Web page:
With Burlington Northern Santa Fe still ringing in the backs of investors' minds, Berkshire Hathaway Inc. (NYSE:BRK.B) last Thursday put $12 billion to work in a joint arrangement with 3G Capital to acquire ketchup king H.J. Heinz Company (NYSE:HNZ). The deal, which represents the largest ever takeover in the food industry, sent shares of Heinz up 20% and valued the company's equity at a whopping $23 billion.
Perhaps the sheer size of the buy is to blame, but the news surprised investors around the world despite Berkshire CEO Warren Buffett's repeated assertions that he was just itching to put some of Berkshire's $47 billion in cash to work. Even now, shortly after the announcement, Buffett told CNBC, "I'm ready for another elephant. Please, if you see any walking by, just call me."
To be sure, after the Heinz deal is complete, Berkshire will have around $35 billion left in its coffers. Since Buffett likes to keep around $20 billion in reserves on the books, that leaves $15 billion available for new acquisitions going forward.
Two guns, one for each of you... With that much cash, Berkshire could be working as we speak to acquire another fairly large company outright. However, yesterday's news shows even larger companies could be fair game depending on the partners involved. In addition, as Buffett commented last week, "Of course, the cash builds from month to month, so the gun is always getting reloaded."
So the question is when, not if, Berkshire once again surprises the world with another huge acquisition. Here are a few companies, then, that could be at the top of its "to buy" list right now.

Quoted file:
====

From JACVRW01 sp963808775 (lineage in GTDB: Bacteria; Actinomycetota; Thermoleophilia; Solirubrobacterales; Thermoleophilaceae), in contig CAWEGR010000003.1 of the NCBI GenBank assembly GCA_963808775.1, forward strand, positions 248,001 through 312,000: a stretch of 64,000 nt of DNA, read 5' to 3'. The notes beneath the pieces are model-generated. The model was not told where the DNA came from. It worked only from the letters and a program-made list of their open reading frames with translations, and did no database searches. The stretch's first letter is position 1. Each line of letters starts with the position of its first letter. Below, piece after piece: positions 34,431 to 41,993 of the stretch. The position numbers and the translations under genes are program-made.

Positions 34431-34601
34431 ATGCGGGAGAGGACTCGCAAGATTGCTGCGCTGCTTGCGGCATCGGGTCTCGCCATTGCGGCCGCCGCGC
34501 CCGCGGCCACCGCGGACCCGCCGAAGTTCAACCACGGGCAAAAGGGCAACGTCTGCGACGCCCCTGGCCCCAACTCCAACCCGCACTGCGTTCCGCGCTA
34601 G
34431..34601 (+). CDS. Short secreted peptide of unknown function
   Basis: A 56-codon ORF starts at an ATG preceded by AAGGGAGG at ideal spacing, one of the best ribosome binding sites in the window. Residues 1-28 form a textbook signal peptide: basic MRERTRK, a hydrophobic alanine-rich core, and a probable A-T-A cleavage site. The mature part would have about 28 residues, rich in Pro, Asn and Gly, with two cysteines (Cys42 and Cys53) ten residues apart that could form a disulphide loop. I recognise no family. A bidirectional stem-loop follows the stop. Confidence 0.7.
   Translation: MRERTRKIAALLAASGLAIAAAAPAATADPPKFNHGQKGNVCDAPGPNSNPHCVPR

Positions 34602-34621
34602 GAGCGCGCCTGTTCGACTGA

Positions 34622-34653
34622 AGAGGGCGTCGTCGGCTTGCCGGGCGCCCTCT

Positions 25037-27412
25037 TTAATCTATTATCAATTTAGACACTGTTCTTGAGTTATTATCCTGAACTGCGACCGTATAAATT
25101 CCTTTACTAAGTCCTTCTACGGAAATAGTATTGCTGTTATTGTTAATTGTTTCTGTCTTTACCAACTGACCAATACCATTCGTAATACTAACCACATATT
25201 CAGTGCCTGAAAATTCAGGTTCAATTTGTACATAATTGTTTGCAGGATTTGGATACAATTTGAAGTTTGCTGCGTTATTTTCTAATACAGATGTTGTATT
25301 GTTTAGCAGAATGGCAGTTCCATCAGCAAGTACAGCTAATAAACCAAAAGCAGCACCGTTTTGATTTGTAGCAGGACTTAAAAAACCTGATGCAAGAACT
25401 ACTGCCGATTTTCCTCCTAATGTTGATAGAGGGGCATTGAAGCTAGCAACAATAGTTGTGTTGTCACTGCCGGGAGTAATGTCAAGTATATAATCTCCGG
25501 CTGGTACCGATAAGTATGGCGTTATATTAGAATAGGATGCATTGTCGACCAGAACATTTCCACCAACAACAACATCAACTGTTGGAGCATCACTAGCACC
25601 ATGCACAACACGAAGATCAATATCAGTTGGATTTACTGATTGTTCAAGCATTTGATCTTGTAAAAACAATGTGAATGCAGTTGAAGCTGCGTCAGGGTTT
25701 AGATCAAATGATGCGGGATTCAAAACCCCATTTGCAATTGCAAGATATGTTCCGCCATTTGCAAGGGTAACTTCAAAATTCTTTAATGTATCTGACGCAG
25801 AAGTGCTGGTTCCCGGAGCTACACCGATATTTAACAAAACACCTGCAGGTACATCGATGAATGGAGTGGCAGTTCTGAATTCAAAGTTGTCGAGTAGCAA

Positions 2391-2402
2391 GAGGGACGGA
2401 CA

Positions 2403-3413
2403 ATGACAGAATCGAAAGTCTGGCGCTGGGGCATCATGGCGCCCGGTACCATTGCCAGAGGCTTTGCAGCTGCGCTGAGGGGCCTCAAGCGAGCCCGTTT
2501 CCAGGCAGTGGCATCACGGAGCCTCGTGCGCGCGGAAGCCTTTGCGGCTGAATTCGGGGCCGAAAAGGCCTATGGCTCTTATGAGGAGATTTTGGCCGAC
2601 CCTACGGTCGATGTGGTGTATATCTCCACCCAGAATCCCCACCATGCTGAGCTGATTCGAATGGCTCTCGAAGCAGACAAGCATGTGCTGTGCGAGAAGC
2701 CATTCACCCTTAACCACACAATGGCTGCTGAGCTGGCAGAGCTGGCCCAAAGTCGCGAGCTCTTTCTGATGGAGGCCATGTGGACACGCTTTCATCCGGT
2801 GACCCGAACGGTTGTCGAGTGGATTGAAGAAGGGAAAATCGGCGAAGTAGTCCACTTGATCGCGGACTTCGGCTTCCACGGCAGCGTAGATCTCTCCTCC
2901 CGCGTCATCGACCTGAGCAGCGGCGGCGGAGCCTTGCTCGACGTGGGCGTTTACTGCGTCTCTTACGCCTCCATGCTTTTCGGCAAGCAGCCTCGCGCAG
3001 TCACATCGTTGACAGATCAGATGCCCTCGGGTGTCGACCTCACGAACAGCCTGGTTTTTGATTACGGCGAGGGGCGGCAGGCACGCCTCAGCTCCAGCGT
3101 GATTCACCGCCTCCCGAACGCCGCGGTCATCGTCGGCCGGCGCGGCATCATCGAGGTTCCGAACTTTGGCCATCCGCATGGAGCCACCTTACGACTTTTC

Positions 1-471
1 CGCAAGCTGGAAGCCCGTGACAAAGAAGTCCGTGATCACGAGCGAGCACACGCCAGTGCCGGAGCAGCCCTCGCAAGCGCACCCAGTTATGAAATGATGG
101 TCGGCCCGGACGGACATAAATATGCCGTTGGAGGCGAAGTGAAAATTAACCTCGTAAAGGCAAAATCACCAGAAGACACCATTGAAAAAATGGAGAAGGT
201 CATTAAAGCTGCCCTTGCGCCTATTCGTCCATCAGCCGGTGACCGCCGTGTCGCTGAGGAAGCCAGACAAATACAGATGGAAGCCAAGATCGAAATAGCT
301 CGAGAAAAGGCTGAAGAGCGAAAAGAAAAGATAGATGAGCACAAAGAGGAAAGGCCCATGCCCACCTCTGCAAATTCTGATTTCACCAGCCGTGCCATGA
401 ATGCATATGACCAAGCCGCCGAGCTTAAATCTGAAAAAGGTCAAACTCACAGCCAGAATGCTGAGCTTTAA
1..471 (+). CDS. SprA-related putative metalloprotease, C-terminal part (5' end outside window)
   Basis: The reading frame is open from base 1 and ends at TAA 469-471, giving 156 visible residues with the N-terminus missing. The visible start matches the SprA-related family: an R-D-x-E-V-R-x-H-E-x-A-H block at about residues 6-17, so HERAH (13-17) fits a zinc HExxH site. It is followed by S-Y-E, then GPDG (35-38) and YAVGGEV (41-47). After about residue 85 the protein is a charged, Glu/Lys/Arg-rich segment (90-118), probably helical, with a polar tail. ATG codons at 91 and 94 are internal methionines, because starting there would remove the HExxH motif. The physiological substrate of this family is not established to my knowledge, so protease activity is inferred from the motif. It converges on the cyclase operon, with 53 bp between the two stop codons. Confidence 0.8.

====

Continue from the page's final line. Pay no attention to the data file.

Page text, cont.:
Dialing in on dialysis While Buffett was busy putting the finishing touches on the Heinz acquisition, it turns out Berkshire was also increasing its stake in kidney disease specialist DaVita HealthCare Partners Inc (NYSE:DVA). According to recent SEC filings, after adding nearly 180,000 shares in the fourth quarter, Berkshire now owns around 15% of the well-regarded health care firm, up from a less than 3% stake at the end of 2011, and making DaVita one of Berkshire's 12 largest positions. Given DaVita's current market capitalization of $11.1 billion, Berkshire has more than enough cash to buy the remaining $9.5 billion in shares it doesn't already own.
So why would Berkshire care to own DaVita? To be sure, as a medical operating company, it seems well outside Buffett's typical comfort zone. However, the fact that Berkshire doesn't currently own any businesses in the medical industry could be a great excuse to further expand its reach. In addition, thanks to DaVita's $4.4 billion acquisition last year of HealthCare Partners, the company has moved to diversify operations from its previous laser focus on kidney disease and now manages 152 general health care clinics, 700 staff physicians, and a network of more than 8,300 independent doctors.
At first glance, DaVita's trailing P/E ratio at just above 21 looks a little rich for Uncle Warren's taste. Also, given the relatively small size of Berkshire's position, it was likely the handywork of one of Berkshire's younger portfolio managers like Ted Weschler or Todd Combs. Buffett, then, could still need some convincing that DaVita would be a good fit with the rest of Berkshire's businesses. Even still, DaVita's forward P/E of 13.5 looks much more palatable since analysts expect it to continue growing quickly -- a fair assumption considering it has grown earnings at a 15.4% clip for the past decade. Additionally, if Berkshire owned DaVita outright, Buffett would undoubtedly keep existing management in place while encouraging them to continue business as usual, which would be a great thing considering DaVita has been named as one of Fortune's most admired health care companies for the past seven years in a row.